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How to spot tech support scams and avoid them


Tech support scams are among some of the most common online frauds. Usually, these scams lure victims into believing there is a severe problem with their computer, like a virus.

The scammers also want their victims to pay for support they don’t need. Such scams mostly make use of social engineering and fear tactics to get people to take the bait.

In this article, we’ll discuss the three main ways that tech support scams get executed: via phone calls, pop-up messages, and lousy online ads alongside listings in search results on Windows or Mac operating systems.

Phone calls 

Tech support scam cold calls happen when a scammer calls the target claiming to be part of a tech support team of a reputable software company such as Apple, Microsoft, and IBM.

Scammers usually claim that they found an issue, or that there is malware installed on the victim’s computer. Usually, a tech support scammer will call the target and pretend to be a computer technician from an established company.

Tech support scammers will often ask for remote access to the target’s computer and try to install desktop software under the pretext of trying to run a diagnostic test. 

They also make victims pay to fix a problem that wasn’t there in the first place. When an individual gives these scammers remote access to their machine, the scammers actually install real malware. Once a tech support scammer gets the remote access to a victim’s PC, they will also try to steal all the financial information they can find.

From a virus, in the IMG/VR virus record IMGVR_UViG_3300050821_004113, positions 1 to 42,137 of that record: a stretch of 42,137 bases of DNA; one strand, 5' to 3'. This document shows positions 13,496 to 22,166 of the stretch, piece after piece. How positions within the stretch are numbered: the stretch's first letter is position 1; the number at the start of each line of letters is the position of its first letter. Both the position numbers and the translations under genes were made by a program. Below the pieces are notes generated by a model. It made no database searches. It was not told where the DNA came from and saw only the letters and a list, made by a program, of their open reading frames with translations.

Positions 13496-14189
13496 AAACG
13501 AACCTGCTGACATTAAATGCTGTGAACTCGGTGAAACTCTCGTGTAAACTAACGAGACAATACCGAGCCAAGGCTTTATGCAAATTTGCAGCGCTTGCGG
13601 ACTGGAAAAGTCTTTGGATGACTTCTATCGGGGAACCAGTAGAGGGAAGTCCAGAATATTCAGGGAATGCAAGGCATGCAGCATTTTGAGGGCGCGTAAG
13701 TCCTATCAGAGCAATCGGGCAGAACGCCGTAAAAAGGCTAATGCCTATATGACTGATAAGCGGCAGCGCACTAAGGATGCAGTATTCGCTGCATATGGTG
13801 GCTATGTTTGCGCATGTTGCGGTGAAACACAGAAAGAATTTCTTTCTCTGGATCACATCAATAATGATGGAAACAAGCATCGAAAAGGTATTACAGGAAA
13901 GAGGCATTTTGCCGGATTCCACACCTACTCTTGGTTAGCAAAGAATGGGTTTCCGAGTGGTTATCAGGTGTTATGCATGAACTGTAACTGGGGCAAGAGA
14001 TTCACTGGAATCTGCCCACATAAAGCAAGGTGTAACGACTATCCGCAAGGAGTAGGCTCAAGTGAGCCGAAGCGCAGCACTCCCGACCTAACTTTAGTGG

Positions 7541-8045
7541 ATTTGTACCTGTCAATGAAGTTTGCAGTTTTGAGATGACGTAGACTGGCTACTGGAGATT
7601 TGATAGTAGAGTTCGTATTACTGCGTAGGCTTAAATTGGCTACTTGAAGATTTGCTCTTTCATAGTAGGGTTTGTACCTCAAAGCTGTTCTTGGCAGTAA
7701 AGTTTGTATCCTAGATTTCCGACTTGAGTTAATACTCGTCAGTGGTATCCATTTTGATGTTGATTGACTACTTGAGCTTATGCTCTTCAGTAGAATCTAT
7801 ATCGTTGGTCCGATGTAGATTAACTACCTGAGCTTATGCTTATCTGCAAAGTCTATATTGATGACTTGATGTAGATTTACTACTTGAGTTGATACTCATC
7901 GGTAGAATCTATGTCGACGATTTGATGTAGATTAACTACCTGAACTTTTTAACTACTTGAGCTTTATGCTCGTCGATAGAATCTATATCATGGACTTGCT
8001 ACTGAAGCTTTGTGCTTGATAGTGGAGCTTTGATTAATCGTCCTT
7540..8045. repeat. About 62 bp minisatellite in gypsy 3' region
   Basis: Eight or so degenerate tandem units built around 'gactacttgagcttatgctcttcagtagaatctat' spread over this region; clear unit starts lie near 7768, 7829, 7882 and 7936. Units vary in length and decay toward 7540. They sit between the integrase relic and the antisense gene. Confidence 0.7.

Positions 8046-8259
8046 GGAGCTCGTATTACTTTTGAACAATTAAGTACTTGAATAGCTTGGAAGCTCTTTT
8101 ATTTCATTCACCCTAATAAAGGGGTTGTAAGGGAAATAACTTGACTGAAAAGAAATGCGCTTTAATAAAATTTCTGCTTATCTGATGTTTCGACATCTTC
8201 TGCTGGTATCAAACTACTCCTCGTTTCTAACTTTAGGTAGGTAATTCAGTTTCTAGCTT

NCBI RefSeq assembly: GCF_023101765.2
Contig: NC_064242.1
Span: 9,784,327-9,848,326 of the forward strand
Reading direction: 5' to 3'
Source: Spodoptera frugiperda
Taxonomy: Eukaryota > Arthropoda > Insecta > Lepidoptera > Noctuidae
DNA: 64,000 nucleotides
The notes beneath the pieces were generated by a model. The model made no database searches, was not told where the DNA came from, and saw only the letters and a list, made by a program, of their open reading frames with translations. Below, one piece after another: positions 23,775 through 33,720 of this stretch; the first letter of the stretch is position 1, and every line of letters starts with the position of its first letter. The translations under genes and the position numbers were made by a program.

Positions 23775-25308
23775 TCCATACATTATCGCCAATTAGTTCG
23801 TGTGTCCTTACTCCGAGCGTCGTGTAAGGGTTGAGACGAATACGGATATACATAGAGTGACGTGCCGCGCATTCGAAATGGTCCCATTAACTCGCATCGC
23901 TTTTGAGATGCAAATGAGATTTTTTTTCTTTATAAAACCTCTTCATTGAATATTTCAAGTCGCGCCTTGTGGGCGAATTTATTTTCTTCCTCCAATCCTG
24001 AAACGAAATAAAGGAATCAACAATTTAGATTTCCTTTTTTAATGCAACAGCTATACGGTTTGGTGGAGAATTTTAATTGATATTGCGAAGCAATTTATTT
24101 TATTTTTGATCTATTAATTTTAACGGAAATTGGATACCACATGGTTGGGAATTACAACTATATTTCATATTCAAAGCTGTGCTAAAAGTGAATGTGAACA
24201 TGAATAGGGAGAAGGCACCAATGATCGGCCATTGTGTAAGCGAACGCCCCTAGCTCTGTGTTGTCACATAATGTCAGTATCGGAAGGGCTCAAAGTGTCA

Pop-up warning messages 

Tech support scammers lure targets via pop-up messages that appear when browsing the internet. These pop-ups might seem like error messages from the victim’s antivirus software or operating system. They might also use branding from known companies or sites.

It’s also worth noting that these pop-ups come up when the target views a website that contains links to related content; if the user clicks on any of those links, they will redirect them to a malicious website that hosts the pop-ups. Once there, the pop-ups can be very difficult to close. The pop-up warning messages will usually say that the user’s PC is infected with malware and offer a phone number to call for help to remove the malware.

Remember: Genuine security messages or warnings will never ever ask you to call a mobile or landline number.

Online ads and listings in search results pages

Tech support scammers tend to run ads online alongside getting their websites to show up in organic search results for technical assistance. They then wait patiently for internet users to call them.

For example, in an Apple support scam, a fake tech support person will make a call – using a Caller ID that looks like it’s from Apple. The scammer will walk you through installing an application on your iPhone or Apple laptop, which will grant them remote access to your computer.

The scammer may also put up contact info that displays fake pop-up messages on your screen that can lure you into calling them, thinking it is an actual support hotline.